I should say, though, the scratching issue is worse for me with vinyl. I start shaking when I put a record on for fear that I am going to drop it, or drag it across the surface of the player and ruin it for life. Since I don't have a USB record player, I can't duplicate that music, unless the record came with a free download. At least in that case, now that the music I am listening to is non-existent, I can pull out the record sleeve and pretend that's what I am listening to.
I just realized we both used the word tandem. What a great word.
Also, I still have a working Walkman, and there aren't too many things as calming as the light pop and hiss between tracks on a cassette tape. Lovely.

Neal said...

Hmmmmm, interesting. I feel much the same way about any digital media (and I am not luddite, believe me). There is something nice about the physicality of a CD, book, or even video game. Digital media takes it to some vague, nebulous place it is hard to take ownership of (problems with DRM make this even more of an issue).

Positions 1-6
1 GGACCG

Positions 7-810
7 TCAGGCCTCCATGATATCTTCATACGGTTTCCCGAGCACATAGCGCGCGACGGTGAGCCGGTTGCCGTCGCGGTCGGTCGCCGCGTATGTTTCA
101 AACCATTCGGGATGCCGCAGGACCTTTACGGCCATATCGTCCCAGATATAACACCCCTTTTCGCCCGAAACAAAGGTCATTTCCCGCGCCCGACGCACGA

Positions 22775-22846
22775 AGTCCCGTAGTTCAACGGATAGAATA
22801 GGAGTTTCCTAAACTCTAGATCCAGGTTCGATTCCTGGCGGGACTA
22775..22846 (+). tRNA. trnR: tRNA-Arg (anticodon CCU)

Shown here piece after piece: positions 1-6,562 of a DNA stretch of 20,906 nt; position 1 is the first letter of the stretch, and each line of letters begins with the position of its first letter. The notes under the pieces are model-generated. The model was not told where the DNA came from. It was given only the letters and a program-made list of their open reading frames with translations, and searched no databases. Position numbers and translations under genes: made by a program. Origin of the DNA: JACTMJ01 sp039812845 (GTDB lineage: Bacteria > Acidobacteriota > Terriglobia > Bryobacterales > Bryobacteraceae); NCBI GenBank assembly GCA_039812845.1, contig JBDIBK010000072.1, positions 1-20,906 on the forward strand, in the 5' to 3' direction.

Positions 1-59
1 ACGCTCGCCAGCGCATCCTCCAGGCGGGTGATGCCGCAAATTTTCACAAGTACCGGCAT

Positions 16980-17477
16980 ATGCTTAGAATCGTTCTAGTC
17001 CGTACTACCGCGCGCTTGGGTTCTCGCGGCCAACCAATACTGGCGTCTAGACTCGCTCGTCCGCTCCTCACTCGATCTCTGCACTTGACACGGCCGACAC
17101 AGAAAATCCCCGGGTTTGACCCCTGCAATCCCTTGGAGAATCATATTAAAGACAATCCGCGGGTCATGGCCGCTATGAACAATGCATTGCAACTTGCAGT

I do agree about the album art... I like bands that take the time to put together a nice looking album/CD. It adds something to the music and the band. Getting a little picture on your player isn't the same at all, I would agree.

On a related note, part of me does like the idea of electronic books via Amazon's Kindle or Barnes and Noble's Nook (I do rather like the look of Nooks, too). Lugging a lot of books is not very portable on a vacation (I just hauled a backpack full of them for the holidays). But at the same time, I love turning pages and holding the book. I've seen a Kindle and while it doesn't get to my eyes like a computer screen can after awhile, I still prefer looking at a page of words.

The same issues are hitting video games. Valve has an online/electronic only store that often has really good games for very cheap. But you frequently just download them and they're electronic format only (some with a need to be connected to Steam via the web). I just can't get settle into that.

So, while I will partake of electronic media, I don't prefer it completely over physical media. I don't think it's a completely random feeling, either. My guess is we'll see a balance of sorts between the different types of media.